Why MLB Teams Look To College Baseball For Pitching Coaches But Not Managers
The Twins last winter made waves around baseball with their highly unconventional hire of Wes Johnson as pitching coach. Johnson was the pitching coach at Arkansas, and while he had done impressive work for more than a decade in the college game, he had never played nor coached in professional baseball.
But Johnson was at the forefront of new technologies and training methods and the Twins were eager to incorporate his expertise into their big league club. Their move to hire him away from Arkansas marked the first time since 1979 that a coach made the jump straight from college baseball to the major leagues.
With Johnson’s help, the Twins made significant strides on the mound this year. They went 101-61 and won the AL Central Division for the first time since 2010. Their ERA went from being in the bottom third of baseball to the top third. Their WHIP fell and their strikeout rate increased.
The Twins’ gains can’t all be attributed to Johnson, but his influence was felt. His impact, combined with the success Derek Johnson, the former Vanderbilt pitching coach, has had as a pitching coach with Milwaukee and now Cincinnati has more teams taking a long look at college coaches for their own MLB jobs.
Johnson wasn’t the only college pitching coach to get inquiries last winter and this offseason, big league teams called some of college baseball’s best pitching coaches. Michigan’s Chris Fetter, Arkansas’ Matt Hobbs, Texas Christian’s Kirk Saarloos and Arizona’s Nate Yeskie all have been the subject of interest from MLB teams.
The appeal to big league teams of a premium college pitching coach is clear. College baseball has in many ways gotten ahead of professional baseball in innovation and implementation of new technology. And college baseball has generally been better than professional baseball at developing prep pitchers into stars.
But while big league teams have become very interested in bringing college pitching coaches into the fold, they still aren’t looking to the college ranks for MLB managers.
There were nine managerial openings this offseason and none of those teams has been reported to be interested in an active college coach. Pat Murphy, the Brewers bench coach and former Arizona State and Notre Dame coach, interviewed with the Mets. Murphy did spend 96 games as the interim manager of the Padres in 2015, but by that time he was five years removed from the college game and had spent four seasons as a minor league manager. Murphy had to spend five years managing in the minors before he got his only MLB managerial stint. That’s apparently as close as any college coach came this year to a big league managing job.
In football and basketball, it is not uncommon to hear top college coaches mentioned as job candidates for NBA and NFL openings. The Cleveland Cavaliers this spring hired John Beilein away from Michigan, tapping the college basketball pipeline. Boston Celtics coach Brad Stevens jumped straight to the NBA from Butler in 2013 and is one of the more accomplished coaches in the NBA’s Eastern Conference. In the NFL, Oklahoma coach Lincoln Riley has been the betting favorite for more than a year to become the next Dallas Cowboys coach.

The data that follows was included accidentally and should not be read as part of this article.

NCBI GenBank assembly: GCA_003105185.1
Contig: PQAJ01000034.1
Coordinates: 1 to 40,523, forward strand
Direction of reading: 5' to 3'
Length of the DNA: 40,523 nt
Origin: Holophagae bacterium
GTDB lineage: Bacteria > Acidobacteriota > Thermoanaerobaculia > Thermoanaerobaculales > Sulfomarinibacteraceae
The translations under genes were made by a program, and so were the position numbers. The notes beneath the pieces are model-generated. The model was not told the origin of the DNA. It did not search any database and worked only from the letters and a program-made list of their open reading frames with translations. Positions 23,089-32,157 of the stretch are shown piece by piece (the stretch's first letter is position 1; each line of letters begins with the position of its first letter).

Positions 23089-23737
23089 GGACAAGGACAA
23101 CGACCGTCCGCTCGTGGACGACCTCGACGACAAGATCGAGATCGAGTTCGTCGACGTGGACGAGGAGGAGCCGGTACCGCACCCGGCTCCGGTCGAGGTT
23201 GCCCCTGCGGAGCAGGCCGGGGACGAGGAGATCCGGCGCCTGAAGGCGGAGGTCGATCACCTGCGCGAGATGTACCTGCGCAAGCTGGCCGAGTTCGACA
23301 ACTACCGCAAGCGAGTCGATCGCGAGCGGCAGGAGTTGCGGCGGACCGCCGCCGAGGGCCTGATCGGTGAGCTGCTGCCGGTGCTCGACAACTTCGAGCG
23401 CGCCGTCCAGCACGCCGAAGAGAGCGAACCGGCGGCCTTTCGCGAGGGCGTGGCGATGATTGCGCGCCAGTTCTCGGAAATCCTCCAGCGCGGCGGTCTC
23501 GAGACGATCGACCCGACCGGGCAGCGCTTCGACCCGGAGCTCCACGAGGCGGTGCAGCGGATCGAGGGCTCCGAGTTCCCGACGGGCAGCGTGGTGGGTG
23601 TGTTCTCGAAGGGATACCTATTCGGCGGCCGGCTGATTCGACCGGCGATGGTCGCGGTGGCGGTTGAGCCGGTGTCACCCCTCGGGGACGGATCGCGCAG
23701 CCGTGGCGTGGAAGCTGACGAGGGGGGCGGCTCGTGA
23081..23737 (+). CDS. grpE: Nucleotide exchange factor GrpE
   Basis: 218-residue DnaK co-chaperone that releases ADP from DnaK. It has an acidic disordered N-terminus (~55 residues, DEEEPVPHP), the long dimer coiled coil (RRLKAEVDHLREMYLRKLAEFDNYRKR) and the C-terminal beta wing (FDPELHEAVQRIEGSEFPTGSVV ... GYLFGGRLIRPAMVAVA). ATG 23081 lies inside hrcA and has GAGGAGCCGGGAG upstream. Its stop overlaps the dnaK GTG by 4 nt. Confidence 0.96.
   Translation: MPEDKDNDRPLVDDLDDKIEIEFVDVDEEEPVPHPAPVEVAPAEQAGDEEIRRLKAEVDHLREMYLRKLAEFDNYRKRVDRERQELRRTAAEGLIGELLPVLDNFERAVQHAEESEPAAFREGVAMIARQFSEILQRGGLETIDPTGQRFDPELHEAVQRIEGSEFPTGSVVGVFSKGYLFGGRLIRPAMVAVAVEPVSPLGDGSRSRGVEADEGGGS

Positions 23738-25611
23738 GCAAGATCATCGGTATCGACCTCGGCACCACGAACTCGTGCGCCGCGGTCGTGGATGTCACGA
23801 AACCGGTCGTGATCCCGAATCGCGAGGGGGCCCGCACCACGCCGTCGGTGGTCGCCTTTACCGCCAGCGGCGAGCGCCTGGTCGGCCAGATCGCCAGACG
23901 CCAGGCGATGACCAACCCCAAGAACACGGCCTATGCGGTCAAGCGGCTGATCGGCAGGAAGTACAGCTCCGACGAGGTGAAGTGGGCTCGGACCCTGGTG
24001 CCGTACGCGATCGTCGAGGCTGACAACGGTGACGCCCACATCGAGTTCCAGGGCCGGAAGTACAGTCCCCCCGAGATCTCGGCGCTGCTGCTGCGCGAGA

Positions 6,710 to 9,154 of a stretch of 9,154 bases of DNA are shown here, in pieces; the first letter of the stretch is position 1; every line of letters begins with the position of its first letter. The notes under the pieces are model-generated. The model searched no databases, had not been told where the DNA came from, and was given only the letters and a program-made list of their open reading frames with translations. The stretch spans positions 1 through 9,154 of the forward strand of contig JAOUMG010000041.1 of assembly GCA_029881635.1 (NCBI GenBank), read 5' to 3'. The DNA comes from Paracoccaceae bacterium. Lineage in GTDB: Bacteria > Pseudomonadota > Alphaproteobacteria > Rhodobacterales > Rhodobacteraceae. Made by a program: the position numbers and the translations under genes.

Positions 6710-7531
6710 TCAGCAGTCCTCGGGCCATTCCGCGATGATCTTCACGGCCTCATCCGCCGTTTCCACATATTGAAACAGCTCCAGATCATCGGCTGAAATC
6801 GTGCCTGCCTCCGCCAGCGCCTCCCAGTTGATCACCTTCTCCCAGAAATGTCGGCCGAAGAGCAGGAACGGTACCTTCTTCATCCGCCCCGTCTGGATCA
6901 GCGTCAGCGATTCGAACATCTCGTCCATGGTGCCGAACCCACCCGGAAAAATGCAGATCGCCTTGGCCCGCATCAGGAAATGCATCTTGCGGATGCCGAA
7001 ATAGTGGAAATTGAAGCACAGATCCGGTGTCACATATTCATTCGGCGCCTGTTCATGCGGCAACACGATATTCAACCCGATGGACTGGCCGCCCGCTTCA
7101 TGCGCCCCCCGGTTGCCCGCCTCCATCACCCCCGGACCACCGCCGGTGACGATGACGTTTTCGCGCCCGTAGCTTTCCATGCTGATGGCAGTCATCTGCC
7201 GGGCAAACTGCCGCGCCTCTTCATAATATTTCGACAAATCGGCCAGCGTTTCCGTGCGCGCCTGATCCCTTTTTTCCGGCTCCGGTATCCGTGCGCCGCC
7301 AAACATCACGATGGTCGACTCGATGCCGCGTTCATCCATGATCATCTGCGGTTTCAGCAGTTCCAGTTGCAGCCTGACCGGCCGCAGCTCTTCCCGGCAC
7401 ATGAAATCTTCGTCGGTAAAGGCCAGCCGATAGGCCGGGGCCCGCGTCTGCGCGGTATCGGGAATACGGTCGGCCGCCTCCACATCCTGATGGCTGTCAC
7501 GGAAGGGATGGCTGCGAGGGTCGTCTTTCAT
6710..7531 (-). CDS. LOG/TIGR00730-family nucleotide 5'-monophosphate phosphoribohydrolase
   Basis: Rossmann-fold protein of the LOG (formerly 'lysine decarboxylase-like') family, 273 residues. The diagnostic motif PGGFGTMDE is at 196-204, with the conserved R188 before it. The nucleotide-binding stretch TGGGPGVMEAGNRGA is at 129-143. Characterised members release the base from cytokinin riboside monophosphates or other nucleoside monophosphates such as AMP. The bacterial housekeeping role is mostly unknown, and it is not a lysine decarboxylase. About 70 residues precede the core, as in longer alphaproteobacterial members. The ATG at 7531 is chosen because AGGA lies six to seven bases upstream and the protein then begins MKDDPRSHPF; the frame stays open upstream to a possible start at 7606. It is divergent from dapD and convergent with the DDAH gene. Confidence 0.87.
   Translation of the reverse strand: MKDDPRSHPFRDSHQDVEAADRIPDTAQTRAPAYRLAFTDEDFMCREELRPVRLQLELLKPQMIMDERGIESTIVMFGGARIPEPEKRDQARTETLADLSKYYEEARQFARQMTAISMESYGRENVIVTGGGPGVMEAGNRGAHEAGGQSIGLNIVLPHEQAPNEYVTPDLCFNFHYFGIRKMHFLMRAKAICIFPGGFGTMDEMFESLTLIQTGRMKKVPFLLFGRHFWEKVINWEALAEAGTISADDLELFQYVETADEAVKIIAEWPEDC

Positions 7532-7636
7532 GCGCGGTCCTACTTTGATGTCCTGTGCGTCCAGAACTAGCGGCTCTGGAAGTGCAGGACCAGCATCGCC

Baseball, however, has not seen an active college coach in the mix to become a big league manager since then-
Nebraska coach Darin Erstad interviewed with the Dodgers after the 2015 season. He later removed his name from consideration. No college coach has been hired as a big league manager since the Yankees plucked Dick Howser, who had previously been a Yankees’ coach, out of Florida State after the 1979 season.
It’s not for a lack of college coaches with impressive resumes. If, to name several, Vanderbilt’s Tim Corbin, North Carolina’s Mike Fox, Louisiana State’s Paul Mainieri, Louisville’s Dan McDonnell, Virginia’s Brian O’Connor, Florida’s Kevin O’Sullivan, UCLA’s John Savage or Arkansas’ Dave Van Horn had similar success in football or basketball instead of baseball, they would have likely at some point have found themselves in the mix for a job at the next level.
Instead, they continue to compete for national championships in Omaha, not the World Series.
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In previous generations, MLB teams didn’t look to the college ranks for their managers because of the emphasis they placed on experience and the importance of having been a part of the professional baseball development ladder. But that path has long been busted. There are still plenty of old-school managers in the game, but today it is much more open to new voices. The Cubs and Yankees – two of baseball’s biggest brands – hired managers straight out of ESPN’s broadcasting ranks in David Ross and Aaron Boone in recent years.